Monthly Archives: July 2011

“He primarily used the boat and most of his free time for (hospital) business and other charitable causes.” “At sentencing we intend to bring out the other side of Roosevelt Hairston — and that is the person who devoted his time and energy to serving the community and charitable interests.” “He is not a greedy man.”

Howard B. Klein, lawyer for Roosevelt Hairston, Jr., former general counsel for Children’s Hospital of Philadelphia, who entered a guilty plea of embezzling $1.7 million from the hospital between 1999 and 2011. Mr. Hairston submitted 93 invoices for fake vendors … Continue reading

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“Less pressure has visibly led to higher moral standards in German companies.”

Stefan Heissner, the head of Fraud Investigations & Dispute Services at Ernst & Young. E&Y just released a survey of employees’ attitudes about corruption and ethical behavior in business in Germany. The probability of an ethical outcome is a direct … Continue reading

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New Category Added

The Barometer has added a new category for your reading pleasure — the “Under the Bus” news highlights. This category brings us those warm and fuzzy moments when friends, family, and co-workers save their own skins by finger-pointing others who … Continue reading

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Danielle Chiesi Gets Longer Sentence Than Her Longtime Lover Who Threw Her Under the Bus

There have been 49 folks (hedge-fund managers and others from expert networks) charged with insider trading over the past 18 months. Of the 49, forty-six have been convicted or entered guilty pleas. Outside of the Beltway, few have witnessed such … Continue reading

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The “Whys” Behind Rules: The Photo-Op Tragedies in Yosemite and Guatemalan Zoo

In the news this past week were two events that could be used to drive home to employees those seemingly bureaucratic and overly cautious rules do have important purposes. The first was the tragic loss of three lives in Yosemite … Continue reading

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So Not Worth It, Or Is it? Clemens, Armstrong, & Anthony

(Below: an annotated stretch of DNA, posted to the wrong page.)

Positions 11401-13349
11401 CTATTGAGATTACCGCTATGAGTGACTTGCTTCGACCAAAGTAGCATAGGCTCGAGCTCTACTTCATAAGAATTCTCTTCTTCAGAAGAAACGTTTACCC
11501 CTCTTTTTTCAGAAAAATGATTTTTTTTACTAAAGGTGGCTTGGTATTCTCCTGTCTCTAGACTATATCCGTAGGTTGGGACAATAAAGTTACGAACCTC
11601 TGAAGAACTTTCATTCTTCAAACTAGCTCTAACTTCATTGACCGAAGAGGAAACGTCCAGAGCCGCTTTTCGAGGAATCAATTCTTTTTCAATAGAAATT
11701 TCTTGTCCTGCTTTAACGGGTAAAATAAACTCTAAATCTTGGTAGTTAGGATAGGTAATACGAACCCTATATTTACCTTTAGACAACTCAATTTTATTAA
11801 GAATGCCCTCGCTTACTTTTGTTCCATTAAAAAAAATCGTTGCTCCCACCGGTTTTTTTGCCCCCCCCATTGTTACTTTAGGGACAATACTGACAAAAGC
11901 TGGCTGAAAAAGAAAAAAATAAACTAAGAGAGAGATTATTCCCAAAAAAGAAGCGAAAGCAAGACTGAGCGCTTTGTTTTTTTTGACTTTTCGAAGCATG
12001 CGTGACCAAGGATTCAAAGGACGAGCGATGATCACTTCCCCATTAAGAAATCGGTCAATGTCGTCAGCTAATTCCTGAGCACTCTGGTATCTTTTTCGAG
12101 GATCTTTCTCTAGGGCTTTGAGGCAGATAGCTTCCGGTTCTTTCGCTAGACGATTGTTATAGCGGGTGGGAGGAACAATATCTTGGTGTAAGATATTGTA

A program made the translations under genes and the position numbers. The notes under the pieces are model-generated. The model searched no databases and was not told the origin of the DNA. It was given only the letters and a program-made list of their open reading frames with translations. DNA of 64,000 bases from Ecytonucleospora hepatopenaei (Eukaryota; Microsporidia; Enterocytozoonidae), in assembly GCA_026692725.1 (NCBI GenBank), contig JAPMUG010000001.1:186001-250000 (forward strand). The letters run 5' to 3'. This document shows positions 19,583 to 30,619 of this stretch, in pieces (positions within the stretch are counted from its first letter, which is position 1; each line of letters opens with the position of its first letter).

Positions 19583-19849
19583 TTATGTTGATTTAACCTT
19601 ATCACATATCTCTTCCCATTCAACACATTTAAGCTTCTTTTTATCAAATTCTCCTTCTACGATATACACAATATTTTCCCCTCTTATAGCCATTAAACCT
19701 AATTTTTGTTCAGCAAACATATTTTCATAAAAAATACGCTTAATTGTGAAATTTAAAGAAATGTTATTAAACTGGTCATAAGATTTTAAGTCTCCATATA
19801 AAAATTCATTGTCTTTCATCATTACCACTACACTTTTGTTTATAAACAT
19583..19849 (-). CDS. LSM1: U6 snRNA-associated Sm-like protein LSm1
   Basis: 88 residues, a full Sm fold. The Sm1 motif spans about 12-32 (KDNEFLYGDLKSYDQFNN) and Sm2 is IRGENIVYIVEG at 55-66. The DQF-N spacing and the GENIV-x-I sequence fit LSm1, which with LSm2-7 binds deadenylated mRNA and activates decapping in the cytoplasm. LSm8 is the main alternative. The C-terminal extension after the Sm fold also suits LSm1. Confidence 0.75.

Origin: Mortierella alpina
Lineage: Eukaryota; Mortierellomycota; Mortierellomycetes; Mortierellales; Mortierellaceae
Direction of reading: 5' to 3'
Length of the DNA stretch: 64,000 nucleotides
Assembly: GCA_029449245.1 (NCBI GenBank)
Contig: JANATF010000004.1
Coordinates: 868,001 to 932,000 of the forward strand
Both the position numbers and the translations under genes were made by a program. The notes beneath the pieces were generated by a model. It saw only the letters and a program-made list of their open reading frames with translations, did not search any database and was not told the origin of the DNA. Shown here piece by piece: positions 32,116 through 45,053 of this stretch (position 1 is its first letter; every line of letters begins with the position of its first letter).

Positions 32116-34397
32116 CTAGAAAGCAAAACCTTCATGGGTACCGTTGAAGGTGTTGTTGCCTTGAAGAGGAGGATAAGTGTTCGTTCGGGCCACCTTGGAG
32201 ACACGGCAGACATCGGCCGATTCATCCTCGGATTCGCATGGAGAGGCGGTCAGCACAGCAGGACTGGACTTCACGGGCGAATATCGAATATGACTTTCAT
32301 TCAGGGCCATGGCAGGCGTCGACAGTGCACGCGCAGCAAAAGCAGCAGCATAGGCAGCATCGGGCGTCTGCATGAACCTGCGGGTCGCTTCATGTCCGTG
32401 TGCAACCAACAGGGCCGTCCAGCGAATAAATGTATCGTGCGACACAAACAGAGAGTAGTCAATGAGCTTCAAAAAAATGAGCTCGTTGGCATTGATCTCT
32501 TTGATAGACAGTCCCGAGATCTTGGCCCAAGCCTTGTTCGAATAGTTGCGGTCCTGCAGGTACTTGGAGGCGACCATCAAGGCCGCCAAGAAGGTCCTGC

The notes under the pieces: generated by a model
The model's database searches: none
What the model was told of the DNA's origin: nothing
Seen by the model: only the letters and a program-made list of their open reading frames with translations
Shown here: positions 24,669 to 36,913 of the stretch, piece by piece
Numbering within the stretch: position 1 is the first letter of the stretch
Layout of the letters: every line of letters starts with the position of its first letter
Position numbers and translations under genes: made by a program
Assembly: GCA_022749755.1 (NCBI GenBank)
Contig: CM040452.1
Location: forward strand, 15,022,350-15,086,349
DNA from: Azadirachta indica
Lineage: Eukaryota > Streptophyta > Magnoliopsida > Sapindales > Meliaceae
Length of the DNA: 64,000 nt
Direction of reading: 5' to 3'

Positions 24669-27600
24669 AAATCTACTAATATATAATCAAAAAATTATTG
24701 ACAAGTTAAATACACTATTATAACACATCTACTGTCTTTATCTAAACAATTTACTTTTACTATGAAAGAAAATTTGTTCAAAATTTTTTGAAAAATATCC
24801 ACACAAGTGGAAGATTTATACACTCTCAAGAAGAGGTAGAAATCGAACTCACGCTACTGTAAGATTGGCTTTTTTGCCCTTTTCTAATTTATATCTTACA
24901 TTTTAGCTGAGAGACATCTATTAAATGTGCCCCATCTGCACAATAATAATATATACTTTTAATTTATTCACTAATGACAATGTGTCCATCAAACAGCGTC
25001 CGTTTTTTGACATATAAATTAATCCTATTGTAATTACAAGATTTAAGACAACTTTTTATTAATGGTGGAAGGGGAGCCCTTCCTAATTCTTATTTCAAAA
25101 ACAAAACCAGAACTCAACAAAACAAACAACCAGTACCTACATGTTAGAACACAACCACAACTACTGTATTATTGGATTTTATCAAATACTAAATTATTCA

Jonathan Mahler, he of the New York Times, and a host of others who crowd the web and bend the Barometer’s ear, wonder why the federal government pursues cases such as those against Roger Clemens, Barry Bonds, and, now, Lance … Continue reading

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“Stealing is stealing whether you use a computer command or a crowbar, and whether you take documents, data or dollars. It is equally harmful to the victim whether you sell what you have stolen or give it away.”

United States Attorney Carmen M. Ortiz in announcing the indictment of formal Harvard ethics fellow Aaron Swartz for allegedly hacking into MIT’s massive journal and article data base and then turning the articles and journal over for free downloading. Mr. … Continue reading

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“Reliable operations come first, whatever the cost.”

Former BP CEO, Tony Hayward, in a deposition taken as part of the civil suits BP faces for the explosion at the Deepwater Horizon oil rig

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Playing Online While At Work

A GSN Digital survey finds that 35% of us play games online while at work. However, 53% of those who play do so only during their lunch hours. And 47% say they play throughout the work day. The Barometer wonders … Continue reading

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“Wrongdoers turned a good newsroom bad and this was not fully understood or adequately pursued.”

James Murdoch, son of Rupert Murdoch, owner of News of the World, a British tabloid that has ceased publication because of a phone-hacking scandal undertaken by the paper in order to follow the rich, famous, and infamous. At the heart … Continue reading

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The Move to Principles-Based Accounting

Companies that do business internationally are moving to switch their GAAP-based accounting to IFRS (International Financial Reporting Standards) accounting. The Wall Street Journal notes that under “principles-based accounting, companies use judgment in applying a set of guidelines.” The Barometer is … Continue reading

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The Softer Side of the Justice Department: The Civil Settlement and Deferred Prosecution

There is a dearth of criminal cases targeting the executives involved in the 2008 investment banking house collapses and its seeds of destruction planted in the subprime mortgage market. The void has raised questions throughout the hallowed halls of law … Continue reading

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The Medical Bag Left Behind – The Downfall of Mika Myllyla

Mika Myllyla, the Olympic gold medalist in cross-country skiing, who was part of a 2001 doping scandal that felled the Finnish team and its support system, was found dead in his apartment this past week. Mr. Myllyla never did recover … Continue reading

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Astonishment Over Atlanta Public Schools: “No exceptions. No excuses.” The Seven Signs in Action

The Barometer isn’t often taken aback by scandals, but Atlanta has succeeded in offering a real head-turner when it comes to ethical collapse. Lost in the Casey Anthony hoopla, the story is that the Atlanta Public School (APS) system is … Continue reading

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